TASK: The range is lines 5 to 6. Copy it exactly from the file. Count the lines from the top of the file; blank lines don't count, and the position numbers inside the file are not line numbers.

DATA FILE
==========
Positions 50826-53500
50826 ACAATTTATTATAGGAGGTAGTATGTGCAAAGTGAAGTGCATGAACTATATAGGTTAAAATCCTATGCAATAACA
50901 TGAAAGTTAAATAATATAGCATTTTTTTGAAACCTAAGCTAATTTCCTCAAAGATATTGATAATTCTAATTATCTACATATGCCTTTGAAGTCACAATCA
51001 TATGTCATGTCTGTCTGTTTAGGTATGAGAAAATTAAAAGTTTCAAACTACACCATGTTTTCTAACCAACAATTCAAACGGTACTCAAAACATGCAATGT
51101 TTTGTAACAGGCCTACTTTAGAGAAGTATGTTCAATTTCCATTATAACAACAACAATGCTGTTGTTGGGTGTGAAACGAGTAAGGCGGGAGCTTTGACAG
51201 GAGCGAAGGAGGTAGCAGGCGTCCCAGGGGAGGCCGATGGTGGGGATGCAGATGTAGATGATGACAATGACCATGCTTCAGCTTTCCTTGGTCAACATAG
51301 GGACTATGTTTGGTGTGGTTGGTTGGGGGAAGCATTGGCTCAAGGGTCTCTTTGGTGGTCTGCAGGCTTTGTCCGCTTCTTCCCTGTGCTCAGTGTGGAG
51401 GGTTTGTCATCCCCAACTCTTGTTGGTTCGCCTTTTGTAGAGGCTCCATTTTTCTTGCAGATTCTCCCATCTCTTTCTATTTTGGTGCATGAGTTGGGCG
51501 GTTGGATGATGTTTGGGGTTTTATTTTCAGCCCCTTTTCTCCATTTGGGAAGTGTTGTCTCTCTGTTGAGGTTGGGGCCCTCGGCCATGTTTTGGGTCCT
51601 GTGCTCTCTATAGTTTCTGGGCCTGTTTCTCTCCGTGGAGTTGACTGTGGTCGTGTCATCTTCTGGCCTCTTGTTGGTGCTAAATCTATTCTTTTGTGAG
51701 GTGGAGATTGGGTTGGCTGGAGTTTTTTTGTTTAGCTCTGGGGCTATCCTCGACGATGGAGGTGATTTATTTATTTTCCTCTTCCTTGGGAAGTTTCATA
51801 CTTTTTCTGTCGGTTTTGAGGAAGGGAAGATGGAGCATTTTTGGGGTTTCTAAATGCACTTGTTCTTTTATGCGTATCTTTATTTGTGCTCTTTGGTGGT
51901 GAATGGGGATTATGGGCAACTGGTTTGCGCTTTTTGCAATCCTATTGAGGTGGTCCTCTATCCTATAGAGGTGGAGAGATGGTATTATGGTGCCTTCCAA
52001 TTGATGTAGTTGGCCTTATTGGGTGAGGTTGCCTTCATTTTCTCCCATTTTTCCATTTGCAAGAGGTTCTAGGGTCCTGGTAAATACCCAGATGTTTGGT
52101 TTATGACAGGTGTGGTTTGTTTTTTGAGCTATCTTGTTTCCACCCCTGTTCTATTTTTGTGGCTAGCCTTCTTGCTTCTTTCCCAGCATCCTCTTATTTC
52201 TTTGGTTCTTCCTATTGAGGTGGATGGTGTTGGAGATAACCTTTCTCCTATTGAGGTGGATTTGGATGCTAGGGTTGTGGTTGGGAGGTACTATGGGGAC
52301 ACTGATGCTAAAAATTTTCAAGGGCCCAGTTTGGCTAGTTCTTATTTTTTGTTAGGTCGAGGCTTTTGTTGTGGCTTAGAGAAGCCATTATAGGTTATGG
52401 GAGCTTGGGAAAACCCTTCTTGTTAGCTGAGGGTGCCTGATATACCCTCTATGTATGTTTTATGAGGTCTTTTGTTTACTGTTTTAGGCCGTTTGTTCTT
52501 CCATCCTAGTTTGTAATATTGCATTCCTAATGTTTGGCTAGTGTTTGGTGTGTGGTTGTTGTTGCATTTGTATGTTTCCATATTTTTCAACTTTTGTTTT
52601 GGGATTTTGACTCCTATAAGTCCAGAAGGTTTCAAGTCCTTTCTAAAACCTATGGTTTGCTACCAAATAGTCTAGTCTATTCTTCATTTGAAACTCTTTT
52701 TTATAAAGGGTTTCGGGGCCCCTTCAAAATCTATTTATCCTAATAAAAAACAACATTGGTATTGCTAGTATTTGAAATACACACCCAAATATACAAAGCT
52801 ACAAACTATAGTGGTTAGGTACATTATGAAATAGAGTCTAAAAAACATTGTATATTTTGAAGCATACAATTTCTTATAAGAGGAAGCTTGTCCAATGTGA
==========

51101 TTTGTAACAGGCCTACTTTAGAGAAGTATGTTCAATTTCCATTATAACAACAACAATGCTGTTGTTGGGTGTGAAACGAGTAAGGCGGGAGCTTTGACAG
51201 GAGCGAAGGAGGTAGCAGGCGTCCCAGGGGAGGCCGATGGTGGGGATGCAGATGTAGATGATGACAATGACCATGCTTCAGCTTTCCTTGGTCAACATAG